But if I ever win an Oscar, you better believe I’m mounting that fucker on the hood of my Tucson.

Daniel:

When in a condiment’s life cycle do you start storing it upside down? Honey is one where this happens almost immediately; ketchup depends on whether it’s a glass or plastic situation (and whether it’ll topple over when the fridge opens).

You don’t need to store ketchup upside down anymore because Heinz sells every bottle with the cap on the bottom. (Many honey bottles also have this feature, but I’m too stupid to buy them.) You can still buy the original glass bottle if you’re some kind of deranged purist, but I haven’t seen a glass Heinz bottle in an American home since 1992.

As for the rest, I start storing condiments upside down after the following two things have occurred:

  1. I squeeze the bottle and get a fart of air instead of a steady stream of condiment goodness
  2. I need more than one (1) shake to get the rest to the bottom

If I have to shake that bottle more than once to get anything out, we must enter The Upside Down. I do this with shampoo too, by the way. If I can’t get that shit out, I turn it over. Then, when it fails after that, I put some water in it, swirl it around, and get a few extra shampoo cycles out of it. It’s the championship way of doing business.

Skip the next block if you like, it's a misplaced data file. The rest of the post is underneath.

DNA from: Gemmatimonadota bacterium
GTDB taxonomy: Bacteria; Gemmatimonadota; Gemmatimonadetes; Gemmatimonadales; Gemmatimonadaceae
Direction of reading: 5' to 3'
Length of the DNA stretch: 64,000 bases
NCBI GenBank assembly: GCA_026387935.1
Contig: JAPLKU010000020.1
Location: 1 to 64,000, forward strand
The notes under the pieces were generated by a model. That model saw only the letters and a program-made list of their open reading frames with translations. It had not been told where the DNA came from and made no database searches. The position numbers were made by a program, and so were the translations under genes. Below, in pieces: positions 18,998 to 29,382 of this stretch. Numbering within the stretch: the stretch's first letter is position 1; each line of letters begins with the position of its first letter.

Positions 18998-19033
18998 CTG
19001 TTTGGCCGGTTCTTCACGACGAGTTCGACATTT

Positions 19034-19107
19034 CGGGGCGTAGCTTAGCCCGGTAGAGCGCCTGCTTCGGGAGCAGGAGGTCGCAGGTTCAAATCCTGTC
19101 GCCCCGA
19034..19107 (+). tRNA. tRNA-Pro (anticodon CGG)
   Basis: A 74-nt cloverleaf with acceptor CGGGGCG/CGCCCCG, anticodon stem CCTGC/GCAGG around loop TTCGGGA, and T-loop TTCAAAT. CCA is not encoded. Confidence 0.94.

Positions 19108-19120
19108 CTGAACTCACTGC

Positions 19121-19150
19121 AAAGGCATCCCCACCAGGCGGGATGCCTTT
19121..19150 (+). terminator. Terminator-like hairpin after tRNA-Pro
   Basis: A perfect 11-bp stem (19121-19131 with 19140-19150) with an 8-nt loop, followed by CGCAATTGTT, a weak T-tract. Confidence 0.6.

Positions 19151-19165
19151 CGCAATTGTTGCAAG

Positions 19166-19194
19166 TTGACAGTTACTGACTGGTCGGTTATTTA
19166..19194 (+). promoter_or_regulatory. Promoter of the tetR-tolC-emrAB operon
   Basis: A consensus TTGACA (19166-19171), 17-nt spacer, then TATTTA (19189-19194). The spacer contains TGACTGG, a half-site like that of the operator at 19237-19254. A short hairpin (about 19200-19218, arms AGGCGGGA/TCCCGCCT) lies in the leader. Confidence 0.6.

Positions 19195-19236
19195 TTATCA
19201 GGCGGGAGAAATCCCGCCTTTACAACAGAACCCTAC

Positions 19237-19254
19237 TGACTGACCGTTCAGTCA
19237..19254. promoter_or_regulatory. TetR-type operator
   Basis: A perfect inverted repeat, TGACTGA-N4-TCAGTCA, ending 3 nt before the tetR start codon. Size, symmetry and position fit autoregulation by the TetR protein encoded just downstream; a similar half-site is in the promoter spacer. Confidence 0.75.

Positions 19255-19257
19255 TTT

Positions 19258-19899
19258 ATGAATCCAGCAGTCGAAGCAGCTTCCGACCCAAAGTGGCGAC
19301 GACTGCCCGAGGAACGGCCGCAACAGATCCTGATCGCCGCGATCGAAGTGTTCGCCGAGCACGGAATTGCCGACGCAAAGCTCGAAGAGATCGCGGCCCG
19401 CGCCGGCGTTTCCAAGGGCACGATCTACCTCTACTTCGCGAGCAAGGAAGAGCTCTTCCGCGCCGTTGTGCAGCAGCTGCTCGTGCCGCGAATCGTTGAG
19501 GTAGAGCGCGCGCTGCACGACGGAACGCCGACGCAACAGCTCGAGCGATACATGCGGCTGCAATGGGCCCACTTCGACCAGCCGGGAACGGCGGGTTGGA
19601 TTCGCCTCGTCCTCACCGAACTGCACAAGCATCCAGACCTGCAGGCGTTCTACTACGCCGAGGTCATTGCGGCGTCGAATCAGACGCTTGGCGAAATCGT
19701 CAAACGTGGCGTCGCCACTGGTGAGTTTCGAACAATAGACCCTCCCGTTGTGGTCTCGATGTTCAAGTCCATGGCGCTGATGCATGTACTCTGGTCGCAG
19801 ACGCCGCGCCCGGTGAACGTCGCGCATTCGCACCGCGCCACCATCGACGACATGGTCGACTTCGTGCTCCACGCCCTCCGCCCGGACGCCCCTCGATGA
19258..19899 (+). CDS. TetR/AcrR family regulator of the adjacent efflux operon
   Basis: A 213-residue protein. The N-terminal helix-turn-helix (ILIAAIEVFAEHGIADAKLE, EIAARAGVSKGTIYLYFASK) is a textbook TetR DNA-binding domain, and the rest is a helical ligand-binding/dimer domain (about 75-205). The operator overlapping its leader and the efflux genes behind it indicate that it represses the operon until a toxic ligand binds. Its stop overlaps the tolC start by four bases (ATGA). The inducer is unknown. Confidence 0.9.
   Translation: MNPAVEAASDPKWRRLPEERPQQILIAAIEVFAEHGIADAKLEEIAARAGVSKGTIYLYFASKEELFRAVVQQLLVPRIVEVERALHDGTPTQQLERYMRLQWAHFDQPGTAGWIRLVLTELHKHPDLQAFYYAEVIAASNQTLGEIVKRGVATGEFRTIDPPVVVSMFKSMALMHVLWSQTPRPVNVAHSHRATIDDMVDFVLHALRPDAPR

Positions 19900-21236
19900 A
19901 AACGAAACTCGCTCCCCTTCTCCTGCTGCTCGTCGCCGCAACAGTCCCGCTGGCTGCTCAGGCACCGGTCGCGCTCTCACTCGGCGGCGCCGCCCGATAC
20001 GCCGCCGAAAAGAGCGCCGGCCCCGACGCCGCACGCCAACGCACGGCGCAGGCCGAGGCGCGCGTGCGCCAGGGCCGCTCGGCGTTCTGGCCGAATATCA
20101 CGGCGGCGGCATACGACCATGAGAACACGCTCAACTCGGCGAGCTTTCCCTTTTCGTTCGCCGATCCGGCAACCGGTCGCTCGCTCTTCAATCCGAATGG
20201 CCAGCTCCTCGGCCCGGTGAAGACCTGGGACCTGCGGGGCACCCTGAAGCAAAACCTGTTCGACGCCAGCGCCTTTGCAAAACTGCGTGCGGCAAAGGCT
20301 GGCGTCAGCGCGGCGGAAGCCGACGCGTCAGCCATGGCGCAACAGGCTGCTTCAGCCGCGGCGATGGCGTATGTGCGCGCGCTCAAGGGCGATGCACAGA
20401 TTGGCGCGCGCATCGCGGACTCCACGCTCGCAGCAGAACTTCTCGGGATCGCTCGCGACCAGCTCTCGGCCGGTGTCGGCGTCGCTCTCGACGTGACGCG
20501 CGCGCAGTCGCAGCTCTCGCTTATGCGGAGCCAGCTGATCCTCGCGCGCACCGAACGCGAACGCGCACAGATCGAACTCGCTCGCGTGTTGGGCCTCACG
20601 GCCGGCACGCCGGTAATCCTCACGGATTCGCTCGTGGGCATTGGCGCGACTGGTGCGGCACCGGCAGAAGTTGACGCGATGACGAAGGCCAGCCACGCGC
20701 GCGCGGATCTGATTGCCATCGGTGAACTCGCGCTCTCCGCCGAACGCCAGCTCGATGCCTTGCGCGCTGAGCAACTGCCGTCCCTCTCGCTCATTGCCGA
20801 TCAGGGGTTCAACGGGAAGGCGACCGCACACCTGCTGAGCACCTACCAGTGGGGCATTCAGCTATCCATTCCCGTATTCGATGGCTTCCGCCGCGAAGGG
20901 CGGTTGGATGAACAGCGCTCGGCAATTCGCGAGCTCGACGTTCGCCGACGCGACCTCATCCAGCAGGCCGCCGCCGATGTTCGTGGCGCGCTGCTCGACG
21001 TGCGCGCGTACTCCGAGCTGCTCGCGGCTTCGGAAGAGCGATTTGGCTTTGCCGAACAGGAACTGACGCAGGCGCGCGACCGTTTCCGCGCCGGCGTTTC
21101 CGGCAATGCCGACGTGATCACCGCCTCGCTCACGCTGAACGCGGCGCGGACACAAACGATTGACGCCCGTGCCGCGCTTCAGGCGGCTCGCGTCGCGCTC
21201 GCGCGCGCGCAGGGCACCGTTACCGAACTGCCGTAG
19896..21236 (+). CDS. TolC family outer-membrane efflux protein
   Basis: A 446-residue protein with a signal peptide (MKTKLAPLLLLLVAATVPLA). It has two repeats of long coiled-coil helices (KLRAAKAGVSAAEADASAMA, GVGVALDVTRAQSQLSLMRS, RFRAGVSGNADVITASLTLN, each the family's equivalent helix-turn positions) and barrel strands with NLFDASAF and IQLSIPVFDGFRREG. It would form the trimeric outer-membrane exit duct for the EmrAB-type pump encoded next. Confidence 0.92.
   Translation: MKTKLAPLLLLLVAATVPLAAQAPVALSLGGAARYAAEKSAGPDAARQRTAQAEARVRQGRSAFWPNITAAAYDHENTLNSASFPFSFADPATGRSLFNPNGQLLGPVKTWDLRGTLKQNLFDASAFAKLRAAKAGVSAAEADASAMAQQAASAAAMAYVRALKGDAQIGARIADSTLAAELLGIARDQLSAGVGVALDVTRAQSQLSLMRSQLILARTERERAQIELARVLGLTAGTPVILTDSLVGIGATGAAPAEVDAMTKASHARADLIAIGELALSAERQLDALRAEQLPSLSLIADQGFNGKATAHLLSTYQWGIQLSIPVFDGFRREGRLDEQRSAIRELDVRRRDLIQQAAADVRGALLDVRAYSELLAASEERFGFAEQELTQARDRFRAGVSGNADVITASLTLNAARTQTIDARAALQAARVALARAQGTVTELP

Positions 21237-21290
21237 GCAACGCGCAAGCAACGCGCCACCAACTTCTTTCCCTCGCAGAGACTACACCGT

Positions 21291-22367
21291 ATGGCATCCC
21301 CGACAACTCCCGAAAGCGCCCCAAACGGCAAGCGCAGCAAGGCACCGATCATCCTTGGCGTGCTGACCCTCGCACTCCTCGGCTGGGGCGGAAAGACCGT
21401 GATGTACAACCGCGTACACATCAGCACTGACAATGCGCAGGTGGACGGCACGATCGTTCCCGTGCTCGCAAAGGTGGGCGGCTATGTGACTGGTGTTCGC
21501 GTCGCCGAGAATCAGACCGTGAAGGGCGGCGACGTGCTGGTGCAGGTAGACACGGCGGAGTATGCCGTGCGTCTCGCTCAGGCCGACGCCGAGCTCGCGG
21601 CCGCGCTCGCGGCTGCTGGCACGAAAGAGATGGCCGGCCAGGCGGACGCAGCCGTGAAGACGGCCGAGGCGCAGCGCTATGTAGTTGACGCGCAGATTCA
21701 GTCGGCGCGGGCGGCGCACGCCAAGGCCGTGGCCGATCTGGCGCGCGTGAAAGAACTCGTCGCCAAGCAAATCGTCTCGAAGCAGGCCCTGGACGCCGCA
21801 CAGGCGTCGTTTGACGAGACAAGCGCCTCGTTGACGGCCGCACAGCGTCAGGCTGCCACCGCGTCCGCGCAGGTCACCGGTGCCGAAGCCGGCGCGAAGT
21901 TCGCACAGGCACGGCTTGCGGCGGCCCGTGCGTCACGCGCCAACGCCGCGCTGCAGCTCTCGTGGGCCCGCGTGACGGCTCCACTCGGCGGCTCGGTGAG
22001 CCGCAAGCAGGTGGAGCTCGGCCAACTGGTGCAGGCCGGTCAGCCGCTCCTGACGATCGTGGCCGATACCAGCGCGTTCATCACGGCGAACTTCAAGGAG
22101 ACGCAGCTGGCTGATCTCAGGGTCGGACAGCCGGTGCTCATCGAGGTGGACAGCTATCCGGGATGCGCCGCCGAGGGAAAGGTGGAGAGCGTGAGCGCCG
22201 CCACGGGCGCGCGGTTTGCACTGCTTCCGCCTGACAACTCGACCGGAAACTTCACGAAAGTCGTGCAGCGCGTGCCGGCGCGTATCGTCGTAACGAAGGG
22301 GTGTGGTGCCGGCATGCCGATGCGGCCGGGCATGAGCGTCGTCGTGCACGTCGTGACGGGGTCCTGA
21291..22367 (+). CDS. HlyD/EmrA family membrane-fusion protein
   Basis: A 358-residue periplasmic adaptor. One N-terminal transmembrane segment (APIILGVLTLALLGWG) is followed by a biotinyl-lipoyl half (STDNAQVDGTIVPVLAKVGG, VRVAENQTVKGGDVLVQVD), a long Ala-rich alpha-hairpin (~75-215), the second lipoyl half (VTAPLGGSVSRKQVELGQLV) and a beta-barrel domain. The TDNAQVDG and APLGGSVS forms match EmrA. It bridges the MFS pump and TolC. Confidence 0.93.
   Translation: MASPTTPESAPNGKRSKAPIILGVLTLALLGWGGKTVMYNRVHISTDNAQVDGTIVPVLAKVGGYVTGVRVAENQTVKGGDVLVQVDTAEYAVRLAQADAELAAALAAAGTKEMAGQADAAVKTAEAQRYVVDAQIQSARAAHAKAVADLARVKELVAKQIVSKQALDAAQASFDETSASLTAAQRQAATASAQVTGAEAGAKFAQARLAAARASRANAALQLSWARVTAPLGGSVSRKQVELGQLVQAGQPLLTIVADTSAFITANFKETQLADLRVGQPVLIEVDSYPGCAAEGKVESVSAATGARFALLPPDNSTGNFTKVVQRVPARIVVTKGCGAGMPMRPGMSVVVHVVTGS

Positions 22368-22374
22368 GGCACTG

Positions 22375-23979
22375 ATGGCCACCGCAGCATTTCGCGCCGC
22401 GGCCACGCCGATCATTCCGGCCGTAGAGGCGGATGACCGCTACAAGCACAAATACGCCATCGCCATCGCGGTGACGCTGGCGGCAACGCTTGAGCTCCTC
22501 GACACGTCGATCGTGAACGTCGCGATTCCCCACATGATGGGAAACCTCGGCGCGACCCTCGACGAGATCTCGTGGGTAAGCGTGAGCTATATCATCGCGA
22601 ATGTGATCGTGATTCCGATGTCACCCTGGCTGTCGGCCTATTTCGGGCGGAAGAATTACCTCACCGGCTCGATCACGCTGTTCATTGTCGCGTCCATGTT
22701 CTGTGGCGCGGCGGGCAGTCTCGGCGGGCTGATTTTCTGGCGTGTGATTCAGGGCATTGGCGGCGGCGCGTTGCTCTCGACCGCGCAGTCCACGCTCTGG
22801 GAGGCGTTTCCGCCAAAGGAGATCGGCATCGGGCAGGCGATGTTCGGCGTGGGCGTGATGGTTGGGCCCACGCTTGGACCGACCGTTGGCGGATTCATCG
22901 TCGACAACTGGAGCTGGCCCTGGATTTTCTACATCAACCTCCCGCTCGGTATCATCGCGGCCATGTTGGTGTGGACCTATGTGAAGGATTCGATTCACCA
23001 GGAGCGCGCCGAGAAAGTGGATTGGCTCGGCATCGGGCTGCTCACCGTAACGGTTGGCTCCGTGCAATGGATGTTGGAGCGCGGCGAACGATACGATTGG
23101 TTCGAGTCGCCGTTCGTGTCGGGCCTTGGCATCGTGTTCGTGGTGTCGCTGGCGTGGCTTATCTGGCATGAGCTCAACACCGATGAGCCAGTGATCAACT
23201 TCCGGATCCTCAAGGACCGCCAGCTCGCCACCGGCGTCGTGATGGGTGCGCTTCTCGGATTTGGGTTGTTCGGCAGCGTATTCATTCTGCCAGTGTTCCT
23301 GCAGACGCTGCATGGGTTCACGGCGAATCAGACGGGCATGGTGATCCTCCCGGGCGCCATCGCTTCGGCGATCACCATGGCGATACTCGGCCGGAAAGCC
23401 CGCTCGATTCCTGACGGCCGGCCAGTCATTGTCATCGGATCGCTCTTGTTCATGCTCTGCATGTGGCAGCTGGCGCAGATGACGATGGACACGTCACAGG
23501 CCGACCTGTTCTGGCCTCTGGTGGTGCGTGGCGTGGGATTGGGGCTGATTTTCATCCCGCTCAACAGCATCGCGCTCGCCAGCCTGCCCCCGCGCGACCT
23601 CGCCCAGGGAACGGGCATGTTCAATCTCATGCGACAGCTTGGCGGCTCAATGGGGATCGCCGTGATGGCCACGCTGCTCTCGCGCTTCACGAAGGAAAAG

Jared:

I’m living outside of New York State for the first time in my life, and living in North Carolina, which seems to be in that class of states that includes California, Texas, and your beloved Maryland in putting their state flag and outline on every available surface and body part. The idea of state pride is very foreign to me as a New Yorker. I grew up in NYC, went to college upstate, and moved back to the city afterwards, and I don’t think I ever heard anyone earnestly express pride in being a resident or native of the entire state of New York. So who’s weird here: New York for possibly being the only state without a sense of state pride, or people from other states for making an arbitrary, sub-national political boundary part of their identity?

I’m just imagining a New York State fanboy right now and dying laughing. He’s got his pickup truck customized with New York’s state flag pattern. He’s a football booster at every SUNY college. He thinks one place in Utica makes the finest barbecue in the world. This would be an amusing person, just running around and screaming EXCELSIOR whenever New Paltz tops a Fortune list for Best Places To Live and what not.